Trump Evangelical Adviser: 'God Is Not An Open Borders Guy'

Carol Kuruvilla

One of President Donald Trump’s top evangelical advisers is arguing that God and government shouldn’t mix ― at least when it comes to immigration. 

Robert Jeffress is a Southern Baptist pastor and leader of the megachurch First Baptist Dallas. On Wednesday, he appeared on “Fox & Friends” to discuss how evangelical Christians should approach the Deferred Action for Childhood Arrivals program, an Obama-era effort that temporarily grants deportation protection to some 800,000 undocumented immigrants who were brought to the U.S. as children. 

While Christian compassion is important, it’s not the only factor at play here, according to Jeffress. 

“The Bible also says that God is the one who established nations and its borders,” Jeffress said in a conversation with host Ainsley Earhardt. “God is not necessarily an open borders guy, as a lot of people would think that he is.”

Robert Jeffress (right) says God is the one who "established nations and its borders." (Olivier Douliery/Bloomberg via Getty Images)

After Trump decided earlier this month to end DACA, he tasked Congress with figuring out a way to help all those young immigrants, also known as Dreamers. On Thursday, the president may (or may not) have reached an agreement with Democrats that would protect Dreamers in exchange for more border security. Republicans in Congress downplayed the significance of Trump’s talks with Democrats.

Meanwhile, some of America’s top evangelical organizations ― including the National Association of Evangelicals, World Relief and the Council for Christian Colleges & Universities ― are trying to bolster support for the Dreamers. More than 3,000 evangelical leaders and pastors signed a letter urging the president to work with Congress to protect DACA participants.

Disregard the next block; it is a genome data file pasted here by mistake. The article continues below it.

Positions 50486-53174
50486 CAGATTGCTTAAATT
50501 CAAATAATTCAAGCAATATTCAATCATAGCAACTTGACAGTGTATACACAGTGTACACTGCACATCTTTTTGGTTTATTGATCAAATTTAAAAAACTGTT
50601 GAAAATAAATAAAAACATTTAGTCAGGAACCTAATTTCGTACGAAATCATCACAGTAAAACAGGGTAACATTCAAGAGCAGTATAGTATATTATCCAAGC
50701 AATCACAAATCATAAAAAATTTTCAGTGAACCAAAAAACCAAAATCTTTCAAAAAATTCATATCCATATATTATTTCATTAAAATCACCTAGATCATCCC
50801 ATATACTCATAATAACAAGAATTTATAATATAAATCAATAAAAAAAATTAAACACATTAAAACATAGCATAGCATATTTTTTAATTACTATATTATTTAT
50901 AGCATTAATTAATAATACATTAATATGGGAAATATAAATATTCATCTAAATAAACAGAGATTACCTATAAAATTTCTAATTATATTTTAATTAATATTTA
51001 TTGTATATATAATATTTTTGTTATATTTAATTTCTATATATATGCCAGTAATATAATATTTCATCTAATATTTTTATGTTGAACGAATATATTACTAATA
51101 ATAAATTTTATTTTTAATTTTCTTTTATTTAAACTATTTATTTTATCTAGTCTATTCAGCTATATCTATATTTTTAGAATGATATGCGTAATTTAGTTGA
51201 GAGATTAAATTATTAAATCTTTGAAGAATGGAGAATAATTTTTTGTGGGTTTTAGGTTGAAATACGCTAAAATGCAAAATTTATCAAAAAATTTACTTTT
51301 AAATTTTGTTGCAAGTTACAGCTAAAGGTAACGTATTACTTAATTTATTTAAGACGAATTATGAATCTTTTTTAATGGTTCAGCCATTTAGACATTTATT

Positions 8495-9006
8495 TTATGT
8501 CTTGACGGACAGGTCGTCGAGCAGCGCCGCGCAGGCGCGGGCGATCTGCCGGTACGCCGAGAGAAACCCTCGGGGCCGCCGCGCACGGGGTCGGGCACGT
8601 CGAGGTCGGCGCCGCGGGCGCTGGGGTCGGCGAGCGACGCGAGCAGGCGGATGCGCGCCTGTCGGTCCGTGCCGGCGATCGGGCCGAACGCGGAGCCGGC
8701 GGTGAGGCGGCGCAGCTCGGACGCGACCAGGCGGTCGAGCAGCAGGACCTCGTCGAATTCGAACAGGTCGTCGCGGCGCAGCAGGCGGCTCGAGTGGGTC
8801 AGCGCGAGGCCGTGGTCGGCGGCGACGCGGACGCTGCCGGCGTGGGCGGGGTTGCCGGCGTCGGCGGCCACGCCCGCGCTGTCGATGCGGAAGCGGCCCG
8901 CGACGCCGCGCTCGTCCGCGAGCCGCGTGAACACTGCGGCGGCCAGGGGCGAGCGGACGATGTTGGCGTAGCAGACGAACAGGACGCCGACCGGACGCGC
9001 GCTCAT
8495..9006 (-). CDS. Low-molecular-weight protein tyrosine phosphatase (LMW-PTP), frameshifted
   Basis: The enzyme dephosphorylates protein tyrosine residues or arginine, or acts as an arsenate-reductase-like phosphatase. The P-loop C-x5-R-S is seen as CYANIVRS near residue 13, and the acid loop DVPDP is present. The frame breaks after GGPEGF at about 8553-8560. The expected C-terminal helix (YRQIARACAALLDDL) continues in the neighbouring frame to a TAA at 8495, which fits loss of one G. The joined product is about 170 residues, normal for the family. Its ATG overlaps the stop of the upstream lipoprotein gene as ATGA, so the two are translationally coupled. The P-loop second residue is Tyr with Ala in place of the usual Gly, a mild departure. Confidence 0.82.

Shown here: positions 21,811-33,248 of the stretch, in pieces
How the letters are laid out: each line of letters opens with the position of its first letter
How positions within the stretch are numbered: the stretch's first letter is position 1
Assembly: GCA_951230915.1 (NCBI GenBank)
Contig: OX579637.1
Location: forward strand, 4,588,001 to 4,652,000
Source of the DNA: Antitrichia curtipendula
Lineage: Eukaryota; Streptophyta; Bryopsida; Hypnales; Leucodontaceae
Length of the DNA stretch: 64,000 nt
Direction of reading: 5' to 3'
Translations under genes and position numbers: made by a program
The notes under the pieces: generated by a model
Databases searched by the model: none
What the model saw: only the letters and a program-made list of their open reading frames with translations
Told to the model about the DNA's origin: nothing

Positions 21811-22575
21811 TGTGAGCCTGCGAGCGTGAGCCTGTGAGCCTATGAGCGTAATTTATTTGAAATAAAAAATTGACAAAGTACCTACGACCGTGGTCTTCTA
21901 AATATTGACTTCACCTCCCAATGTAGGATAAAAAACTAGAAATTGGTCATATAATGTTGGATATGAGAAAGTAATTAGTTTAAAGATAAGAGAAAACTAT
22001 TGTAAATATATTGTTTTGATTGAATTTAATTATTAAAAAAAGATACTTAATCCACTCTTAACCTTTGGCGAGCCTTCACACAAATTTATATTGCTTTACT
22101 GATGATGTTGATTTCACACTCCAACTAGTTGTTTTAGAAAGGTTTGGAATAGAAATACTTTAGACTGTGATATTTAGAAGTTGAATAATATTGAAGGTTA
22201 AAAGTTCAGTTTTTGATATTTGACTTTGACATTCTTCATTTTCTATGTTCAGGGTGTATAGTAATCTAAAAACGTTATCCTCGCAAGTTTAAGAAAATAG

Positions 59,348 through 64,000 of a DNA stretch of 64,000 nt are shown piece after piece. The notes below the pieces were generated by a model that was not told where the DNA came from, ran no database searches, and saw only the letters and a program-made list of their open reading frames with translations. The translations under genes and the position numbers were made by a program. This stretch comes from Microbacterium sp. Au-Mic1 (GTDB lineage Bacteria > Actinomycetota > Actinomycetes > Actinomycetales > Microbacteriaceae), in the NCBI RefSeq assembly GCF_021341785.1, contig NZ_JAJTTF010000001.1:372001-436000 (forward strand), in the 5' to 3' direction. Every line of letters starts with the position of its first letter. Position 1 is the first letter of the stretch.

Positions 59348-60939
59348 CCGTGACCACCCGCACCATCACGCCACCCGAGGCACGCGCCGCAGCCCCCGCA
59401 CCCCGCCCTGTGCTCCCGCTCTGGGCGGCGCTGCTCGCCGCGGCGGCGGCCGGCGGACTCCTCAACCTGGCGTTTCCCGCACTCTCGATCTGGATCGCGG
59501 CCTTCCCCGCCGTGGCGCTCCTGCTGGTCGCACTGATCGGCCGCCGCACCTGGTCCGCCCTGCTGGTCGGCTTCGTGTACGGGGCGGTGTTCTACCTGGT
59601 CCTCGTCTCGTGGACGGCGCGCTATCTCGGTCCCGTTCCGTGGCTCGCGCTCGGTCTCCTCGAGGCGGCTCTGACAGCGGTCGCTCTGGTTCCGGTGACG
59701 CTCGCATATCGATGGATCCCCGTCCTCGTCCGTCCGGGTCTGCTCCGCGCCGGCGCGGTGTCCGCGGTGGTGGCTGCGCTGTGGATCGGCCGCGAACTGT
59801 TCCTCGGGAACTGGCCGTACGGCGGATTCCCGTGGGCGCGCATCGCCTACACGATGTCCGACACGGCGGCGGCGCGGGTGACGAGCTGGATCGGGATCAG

The letter, which was organized by the advocacy group Evangelical Immigration Table, highlights the signers’ belief that immigrants are “made in the image of God” and deserve to be treated with dignity. 

“Throughout the Old and New Testaments, we find God commanding his people to treat foreigners with special hospitality,” the letter reads. “From Abraham to Paul, many biblical heroes were themselves immigrants, including even Jesus, whose parents brought Him to Egypt to escape persecution early in his life. As Americans, we are proud that our country has affirmed this biblical principle of valuing and protecting immigrants while also protecting national security.”

Faith leaders, led by Jeffress (second from left), gather with President Donald Trump to pray for those affected by Hurricane Harvey on Sept. 1, 2017. (Kevin Lamarque/Reuters)

Jeffress, on the other hand, is convinced those Christians aren’t interpreting the Bible correctly.

“The Bible says God has ordained government to protect its citizens,” Jeffress said on “Fox & Friends.” “So when you are talking about a biblical solution to immigration, yes, we need to talk about compassion, but we need to balance that with government’s real responsibility to protect its citizens.”

He also pointed a finger at Pope Francis, who earlier this week said it’s not pro-life to threaten family unity by ending DACA.

“I think these leaders and the pope are sincere, but they’re sincerely confused about the difference between the church and government,” Jeffress continued. “I think we need to keep those roles distinct.”

Jeffress was part of Trump’s evangelical advisory board during the 2016 campaign and has remained a strong defender of the president’s America-first policies ever since. He has argued that God gave Trump the authority to “take out” North Korean leader Kim Jong Un if it means protecting Americans. 

And in response to Trump’s attempts to restrict refugees from entering the United States, Jeffress told HuffPost in January, “While Scripture commands individual Christians and churches to show mercy to those in need, the Bible never calls on government to act as a Good Samaritan.” 

  • This article originally appeared on HuffPost.